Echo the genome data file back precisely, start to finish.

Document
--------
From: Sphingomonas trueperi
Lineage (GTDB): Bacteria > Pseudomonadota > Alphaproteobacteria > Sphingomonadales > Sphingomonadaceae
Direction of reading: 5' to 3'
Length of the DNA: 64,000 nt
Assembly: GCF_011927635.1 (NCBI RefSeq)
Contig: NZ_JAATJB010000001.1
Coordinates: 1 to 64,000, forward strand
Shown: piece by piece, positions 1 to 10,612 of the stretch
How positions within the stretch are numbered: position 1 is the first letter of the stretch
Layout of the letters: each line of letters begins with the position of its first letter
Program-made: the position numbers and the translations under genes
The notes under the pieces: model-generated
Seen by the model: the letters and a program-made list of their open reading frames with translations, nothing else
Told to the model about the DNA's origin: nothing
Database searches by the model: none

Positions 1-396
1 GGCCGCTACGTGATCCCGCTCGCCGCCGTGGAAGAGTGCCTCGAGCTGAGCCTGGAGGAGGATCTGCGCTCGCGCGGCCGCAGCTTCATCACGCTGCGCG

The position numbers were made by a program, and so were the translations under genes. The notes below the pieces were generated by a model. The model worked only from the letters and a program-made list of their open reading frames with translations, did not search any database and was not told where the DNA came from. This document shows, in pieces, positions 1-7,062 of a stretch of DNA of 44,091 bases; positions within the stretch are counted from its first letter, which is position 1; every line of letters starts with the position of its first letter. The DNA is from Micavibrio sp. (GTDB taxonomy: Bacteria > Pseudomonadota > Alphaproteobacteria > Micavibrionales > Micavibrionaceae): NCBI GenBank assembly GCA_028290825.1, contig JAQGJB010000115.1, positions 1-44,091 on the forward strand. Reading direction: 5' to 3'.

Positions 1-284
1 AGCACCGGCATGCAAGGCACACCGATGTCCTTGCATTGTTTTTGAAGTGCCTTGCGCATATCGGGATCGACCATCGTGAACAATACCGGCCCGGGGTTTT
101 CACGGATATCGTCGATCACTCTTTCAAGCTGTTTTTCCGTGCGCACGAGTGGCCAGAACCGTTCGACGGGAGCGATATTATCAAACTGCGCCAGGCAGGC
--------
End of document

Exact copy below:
From: Sphingomonas trueperi
Lineage (GTDB): Bacteria > Pseudomonadota > Alphaproteobacteria > Sphingomonadales > Sphingomonadaceae
Direction of reading: 5' to 3'
Length of the DNA: 64,000 nt
Assembly: GCF_011927635.1 (NCBI RefSeq)
Contig: NZ_JAATJB010000001.1
Coordinates: 1 to 64,000, forward strand
Shown: piece by piece, positions 1 to 10,612 of the stretch
How positions within the stretch are numbered: position 1 is the first letter of the stretch
Layout of the letters: each line of letters begins with the position of its first letter
Program-made: the position numbers and the translations under genes
The notes under the pieces: model-generated
Seen by the model: the letters and a program-made list of their open reading frames with translations, nothing else
Told to the model about the DNA's origin: nothing
Database searches by the model: none

Positions 1-396
1 GGCCGCTACGTGATCCCGCTCGCCGCCGTGGAAGAGTGCCTCGAGCTGAGCCTGGAGGAGGATCTGCGCTCGCGCGGCCGCAGCTTCATCACGCTGCGCG

The position numbers were made by a program, and so were the translations under genes. The notes below the pieces were generated by a model. The model worked only from the letters and a program-made list of their open reading frames with translations, did not search any database and was not told where the DNA came from. This document shows, in pieces, positions 1-7,062 of a stretch of DNA of 44,091 bases; positions within the stretch are counted from its first letter, which is position 1; every line of letters starts with the position of its first letter. The DNA is from Micavibrio sp. (GTDB taxonomy: Bacteria > Pseudomonadota > Alphaproteobacteria > Micavibrionales > Micavibrionaceae): NCBI GenBank assembly GCA_028290825.1, contig JAQGJB010000115.1, positions 1-44,091 on the forward strand. Reading direction: 5' to 3'.

Positions 1-284
1 AGCACCGGCATGCAAGGCACACCGATGTCCTTGCATTGTTTTTGAAGTGCCTTGCGCATATCGGGATCGACCATCGTGAACAATACCGGCCCGGGGTTTT
101 CACGGATATCGTCGATCACTCTTTCAAGCTGTTTTTCCGTGCGCACGAGTGGCCAGAACCGTTCGACGGGAGCGATATTATCAAACTGCGCCAGGCAGGC